Privacy agency wary of Comelec proposal

Privacy agency wary of Comelec proposal

RISK ASSESSMENT Voters look for their names at a voting precinct in Maguindanao during a plebiscite in 2019. —Agence France-Presse

MANILA, Philippines — The National Privacy Commission (NPC) has advised the Commission on Elections (Comelec) to conduct a “thorough risk assessment” of its plan to put pictures of voters on the Posted Computerized Voter’s Lists (PCVLs) found outside polling precincts during Election Day.

“[T]he NPC opines that the Comelec’s proposed initiative to place photos next to the names of registered voters in the PCVL outside of polling precincts should be subjected to a thorough risk assessment,” Privacy Commissioner John Henry Naga said in a June 11 letter to Comelec Chair George Garcia, who released a copy to the media on Friday.

“Comelec shall consider, most of all, the principle of proportionality. Should it be found to be indeed suitable and necessary, the Comelec must then place controls that uphold data subjects’ rights, and implement reasonable and appropriate organizational, physical and technical measures intended for the protection of personal data,” Naga added.

READ: Comelec’s Garcia vows to strengthen data privacy measures in elections

Garcia, in an April 11 letter to the NPC, sought legal guidance if the proposal to include photos in the PCVL could potentially violate privacy laws. The Comelec chief said the proposed measure is primarily intended to aid voters in quickly identifying their designated voting locations, thereby streamlining the electoral process.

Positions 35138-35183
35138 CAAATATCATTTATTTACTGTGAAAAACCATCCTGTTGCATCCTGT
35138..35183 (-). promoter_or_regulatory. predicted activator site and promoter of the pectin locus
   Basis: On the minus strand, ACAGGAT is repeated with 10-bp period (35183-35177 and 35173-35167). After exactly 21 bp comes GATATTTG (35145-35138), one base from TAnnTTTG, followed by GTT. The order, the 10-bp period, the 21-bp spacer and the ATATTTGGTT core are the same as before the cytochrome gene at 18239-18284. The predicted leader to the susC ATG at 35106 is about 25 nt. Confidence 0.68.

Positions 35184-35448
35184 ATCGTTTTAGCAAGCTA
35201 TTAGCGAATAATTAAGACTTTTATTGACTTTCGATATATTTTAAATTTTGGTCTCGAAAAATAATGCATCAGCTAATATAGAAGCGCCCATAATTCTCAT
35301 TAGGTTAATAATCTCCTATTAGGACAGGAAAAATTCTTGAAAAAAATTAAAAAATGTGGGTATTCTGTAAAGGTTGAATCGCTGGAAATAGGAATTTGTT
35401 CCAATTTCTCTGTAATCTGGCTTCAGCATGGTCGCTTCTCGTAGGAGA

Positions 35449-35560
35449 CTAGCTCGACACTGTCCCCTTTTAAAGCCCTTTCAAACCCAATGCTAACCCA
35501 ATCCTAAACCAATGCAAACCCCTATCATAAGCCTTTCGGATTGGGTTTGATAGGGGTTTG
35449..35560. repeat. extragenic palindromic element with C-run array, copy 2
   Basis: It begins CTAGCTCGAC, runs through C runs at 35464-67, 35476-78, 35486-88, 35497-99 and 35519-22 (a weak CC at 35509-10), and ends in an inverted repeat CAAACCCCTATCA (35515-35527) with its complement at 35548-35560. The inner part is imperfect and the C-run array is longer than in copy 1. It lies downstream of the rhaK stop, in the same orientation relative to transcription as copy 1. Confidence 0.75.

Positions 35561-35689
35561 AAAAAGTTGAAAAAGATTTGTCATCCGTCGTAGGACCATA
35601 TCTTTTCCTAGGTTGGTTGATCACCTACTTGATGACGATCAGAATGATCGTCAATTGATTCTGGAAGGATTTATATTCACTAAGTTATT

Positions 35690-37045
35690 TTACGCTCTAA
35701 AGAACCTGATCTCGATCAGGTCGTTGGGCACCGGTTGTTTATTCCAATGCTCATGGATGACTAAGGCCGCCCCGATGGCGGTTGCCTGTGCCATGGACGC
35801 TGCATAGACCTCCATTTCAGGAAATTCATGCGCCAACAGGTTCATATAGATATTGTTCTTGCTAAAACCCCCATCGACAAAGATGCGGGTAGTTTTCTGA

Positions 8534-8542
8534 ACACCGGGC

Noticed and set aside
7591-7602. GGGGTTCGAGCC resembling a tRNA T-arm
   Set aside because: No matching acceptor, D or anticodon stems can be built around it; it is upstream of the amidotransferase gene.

Proportional to purpose

He said that inside the precinct, there is already the Election Day Computerized Voters List (EDCVL), which includes the voter’s specimen signature and photo, and used by an electoral board for verification.

Naga said that while there may be a lawful basis, any processing of personal information should be proportional to the purpose.

“Comelec shall guarantee that the processing of information is adequate, relevant, suitable, necessary and not excessive in relation to a declared and specified purpose. To do this, the Comelec, as the personal information controller, shall conduct a judicious evaluation of whether the proposed measure is proportional to their declared purpose,” Naga said.

Less intrusive means

“It must also be evaluated if there are other less intrusive means available to them. Personal data shall only be processed if the purpose could not be reasonably fulfilled by any other means. On top of these, the Comelec shall have necessary and appropriate security controls in place,” he added.

The NPC pointed out that Republic Act No. 10173, or the Data Privacy Act (DPA) of 2012, should not be used to hamper or interfere with the performance of the duties and functions of government agencies, including the processing of personal data, for as long as they comply with the law.

“Under the DPA, all agencies processing personal data, whether for law enforcement, regulatory, investigative, or some other mandate, should strictly adhere to the general data privacy principles of transparency, legitimate purpose, and proportionality, and follow all due process requirements as provided by the applicable laws and regulations,” Naga said.